Fostering a culture of trust
Nick has led a number of exciting new initiatives which have directly impacted the growth of student enrolments and the college’s standing in the community, while contributing to the educational landscape locally, across the state and nationally.
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Brett: [00:00:14] Hello and welcome to all viewers. My name is Brett Henebery, editor, educator. And joining me today is Nickk Johnstone, who is the principal at Bishop Druitt College in Coffs Harbour, New South Wales. In just four years, Nick has led some exciting new initiatives that have had a profound impact on the college in areas like student enrollments, pastoral care and innovative teaching. We'll also be speaking to Nick about the new master plan for the college and how it will ensure the great work that's being done is sustained well into the future. Firstly, Nick, congratulations on being named one of the most influential educators. What does this win mean to you?
Nick: [00:00:46] Thanks, Brett. Yeah, it's exciting times. Personally and professionally, it's it's a bit of a nod of the hat to hard work done. But looking forward, it means that I guess it creates a little bit of gravitas around plans going into the future. It also recognises through, I guess, my recognition, the team I have around me, because like any high functioning principal, you need a high functioning team to support you.
Brett: [00:01:19] Very, very true. What can you tell us about your approach to educational leadership and management best practice? Is there a like an underlying philosophy that drives your approach?
Nick: [00:01:30] That's a good question. Look, I would say it's not a traditional mode of leadership. I'm very much about building high quality and effective teams. And to do that, you need to create a trust environment. So really, that cliche of blue sky thinking really holds true in our executive meetings. No idea is a bad idea. And then we've got an opportunity to then refine those those skills, those ideas, and bring innovative practice forward. And we've got plenty of examples of where, you know, what seem to be at face value, a bit of a crazy idea has has turned into one of our bread and butter programs, really. So that's it's pretty exciting to be able to that.
Brett: [00:02:22] And giving the community, the school community that voice. It's amazing what can come out of that when you give students and staff a chance.
Nick: [00:02:31] Yeah, and I was lucky, Brett. And the fact that when I arrived in the school community, our strategic plan hadn't been done for a while. So it was an opportunity to to gather voices. I met with every single staff member and I've got a big school, so that took some time. But I basically said, I will sit down on the couch and speak to every staff member, whether you be a cleaner or a deputy principal. It doesn't make any difference. I'll give you 25 minutes. In that first six weeks, I did the same thing with parents and the fact that I gave them an opportunity to to meet with me face to face face if they wanted to. And, of course, went along to I don't know how many events. I think the first year might have been 700 events I went to across the school community, and together we built with a college council a strategic plan that had a strong voice from all quarters. And that was a fantastic way to move forward, because I felt as though I had a really good pulse of where the committee, where the community was at and where they wanted to go.
Brett: [00:03:41] And so what came out of all that with this master plan you've developed for the school? What is the master plan and what are the key areas it's addressing?
Nick: [00:03:49] I guess there's two parts to it. There's the strategic plan, which is around what's the vision for how we're going to teach and learn in the school and what kind of citizens do we want to make? And then once that was established, then we went back, oh, probably eight months later and said, okay, now what does the school look like? What's it going to feel like and look like from that built environment side? So there was two separate things and a lot of people try and do those things together. But I think it was very important to say, okay, what kind of school do we want to be, number one? And then, okay, let's, let's go about building that both with structures and the bricks and mortar, but also from our programs perspective. So some of the exciting things that we did really early days was. Reinvest in current classrooms. So renovate. So we spent some some dollars around our minor capital works budget on renovating classrooms. So some of our classrooms had old tech, had old carpet, had old cupboards, had old furniture, and they were furniture that was in rows. So we said, okay, well actually that's not the school we want. Our parents and our and our staff and our students, for that matter, too, wanted a 21st century learning environment. So they wanted flexible learning spaces. So we've renovated about half of the school now in the last four years in doing just that, creating 21st century learning spaces, very flexible. High access to resources. And I've got a happier staff as a result of that, quite frankly. And happy teachers make happy classrooms, as you know. And the flip side of that is also looking at really high focus areas that needed support. So now we have a wellbeing hub. Before our wellbeing staff, we had a school psychologist and we had a family counsellor that was part time and one and a half chaplains and that would distribute it across the school in different locations for confidential confidentiality reasons. But really we've now created a home for them and we've got a director of student wellbeing and now that's the home to a lot of different programs, whether it be human rights committees or LGBTQI Club or our guru group or environment group. It's not just about counselling and triage, it's about building capacity in our community. So there are a couple other things we did very early days and since then we've been working on specific programs within our arts program and our and our sport program outside of our teaching and learning practices.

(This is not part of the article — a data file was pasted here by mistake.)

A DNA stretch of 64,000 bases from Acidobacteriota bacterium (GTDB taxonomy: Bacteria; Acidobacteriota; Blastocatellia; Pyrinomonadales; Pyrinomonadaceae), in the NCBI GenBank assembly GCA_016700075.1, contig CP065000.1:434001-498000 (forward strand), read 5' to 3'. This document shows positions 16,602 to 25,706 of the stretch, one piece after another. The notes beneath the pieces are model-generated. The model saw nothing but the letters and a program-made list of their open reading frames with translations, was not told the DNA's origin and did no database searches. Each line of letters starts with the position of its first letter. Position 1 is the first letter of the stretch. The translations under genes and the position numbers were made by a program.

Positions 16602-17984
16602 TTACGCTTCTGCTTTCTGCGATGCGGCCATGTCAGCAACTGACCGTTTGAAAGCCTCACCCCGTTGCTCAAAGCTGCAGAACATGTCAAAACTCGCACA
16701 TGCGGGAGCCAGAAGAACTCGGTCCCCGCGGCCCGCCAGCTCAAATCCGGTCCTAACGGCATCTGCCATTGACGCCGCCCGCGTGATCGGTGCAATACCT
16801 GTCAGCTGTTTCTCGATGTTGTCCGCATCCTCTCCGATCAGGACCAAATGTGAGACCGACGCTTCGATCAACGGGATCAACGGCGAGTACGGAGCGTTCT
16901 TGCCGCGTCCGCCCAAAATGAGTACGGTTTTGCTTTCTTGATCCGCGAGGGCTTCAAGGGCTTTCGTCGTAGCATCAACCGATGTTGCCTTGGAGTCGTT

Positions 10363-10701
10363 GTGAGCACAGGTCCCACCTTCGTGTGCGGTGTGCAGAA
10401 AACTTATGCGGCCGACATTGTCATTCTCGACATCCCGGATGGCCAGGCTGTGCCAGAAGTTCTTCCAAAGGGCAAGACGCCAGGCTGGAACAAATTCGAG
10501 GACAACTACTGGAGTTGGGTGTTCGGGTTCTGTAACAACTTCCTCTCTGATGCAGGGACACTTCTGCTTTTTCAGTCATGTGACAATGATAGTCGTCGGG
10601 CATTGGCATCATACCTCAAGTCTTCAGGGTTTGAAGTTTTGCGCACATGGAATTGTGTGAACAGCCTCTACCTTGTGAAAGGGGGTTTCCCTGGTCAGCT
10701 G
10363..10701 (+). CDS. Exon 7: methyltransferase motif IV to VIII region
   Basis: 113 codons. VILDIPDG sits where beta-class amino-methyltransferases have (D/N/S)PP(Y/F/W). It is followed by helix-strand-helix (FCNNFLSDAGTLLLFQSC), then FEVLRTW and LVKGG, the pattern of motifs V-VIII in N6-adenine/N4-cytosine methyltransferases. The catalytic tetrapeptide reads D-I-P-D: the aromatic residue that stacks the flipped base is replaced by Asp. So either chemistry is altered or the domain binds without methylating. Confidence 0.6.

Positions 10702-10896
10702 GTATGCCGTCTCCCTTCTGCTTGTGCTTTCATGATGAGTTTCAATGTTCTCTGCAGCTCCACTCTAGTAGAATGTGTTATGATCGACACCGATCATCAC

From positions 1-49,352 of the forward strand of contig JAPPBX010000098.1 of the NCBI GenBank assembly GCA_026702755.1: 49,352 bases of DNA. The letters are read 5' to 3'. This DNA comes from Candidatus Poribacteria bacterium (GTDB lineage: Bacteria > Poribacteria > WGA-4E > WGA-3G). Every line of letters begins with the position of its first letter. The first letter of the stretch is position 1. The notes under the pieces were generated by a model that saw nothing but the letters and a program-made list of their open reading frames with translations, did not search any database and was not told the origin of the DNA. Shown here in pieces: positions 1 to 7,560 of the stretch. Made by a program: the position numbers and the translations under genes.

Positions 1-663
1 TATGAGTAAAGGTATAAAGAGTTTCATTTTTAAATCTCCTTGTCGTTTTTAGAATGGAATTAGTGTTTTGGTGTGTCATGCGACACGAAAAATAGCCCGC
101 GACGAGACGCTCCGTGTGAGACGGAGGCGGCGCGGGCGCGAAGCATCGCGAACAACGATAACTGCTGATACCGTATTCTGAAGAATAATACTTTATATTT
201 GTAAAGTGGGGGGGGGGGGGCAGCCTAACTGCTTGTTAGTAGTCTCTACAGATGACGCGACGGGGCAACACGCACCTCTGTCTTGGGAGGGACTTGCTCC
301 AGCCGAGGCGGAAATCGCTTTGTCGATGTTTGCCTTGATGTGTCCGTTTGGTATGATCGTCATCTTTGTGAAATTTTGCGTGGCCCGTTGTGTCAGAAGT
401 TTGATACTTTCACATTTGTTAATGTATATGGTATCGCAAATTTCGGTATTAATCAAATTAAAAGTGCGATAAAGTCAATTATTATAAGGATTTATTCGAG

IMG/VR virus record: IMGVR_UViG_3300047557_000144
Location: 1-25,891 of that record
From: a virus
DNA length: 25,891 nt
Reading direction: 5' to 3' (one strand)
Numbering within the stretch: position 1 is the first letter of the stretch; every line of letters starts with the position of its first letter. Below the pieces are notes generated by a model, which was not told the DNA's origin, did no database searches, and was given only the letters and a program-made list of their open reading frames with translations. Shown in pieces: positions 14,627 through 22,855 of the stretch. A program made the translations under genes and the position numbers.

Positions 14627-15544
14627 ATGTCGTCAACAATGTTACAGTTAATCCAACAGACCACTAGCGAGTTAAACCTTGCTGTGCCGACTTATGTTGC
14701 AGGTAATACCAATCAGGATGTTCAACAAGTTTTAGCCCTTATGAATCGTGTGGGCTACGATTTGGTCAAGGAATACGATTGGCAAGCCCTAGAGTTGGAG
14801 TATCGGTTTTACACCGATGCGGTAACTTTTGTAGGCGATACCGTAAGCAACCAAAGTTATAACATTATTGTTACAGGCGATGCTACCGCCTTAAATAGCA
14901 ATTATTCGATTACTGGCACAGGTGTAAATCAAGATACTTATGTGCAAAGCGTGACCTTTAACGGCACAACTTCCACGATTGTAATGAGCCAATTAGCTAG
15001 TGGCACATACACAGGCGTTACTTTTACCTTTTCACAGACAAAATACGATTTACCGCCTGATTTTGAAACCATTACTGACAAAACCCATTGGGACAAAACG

Brett: [00:06:42] Fantastic. What a positive transformation in such a relatively short period of time as well.
Nick: [00:06:47] Yeah, I was talking to my head of Taz just recently about going back to having ski trips again on the school holidays for the kids. And he's he's one of the teachers that organises that. And he said to me that he was impressed and in a positive light around how quickly the school had been renovated and transformed and the culture reset since I arrived. And that was quite a beautiful thing to say and I really appreciated that positive comment.
Brett: [00:07:19] Great feedback, indeed. So what's your and the school's focus now going forward and what advice would you like to leave your fellow practitioners with?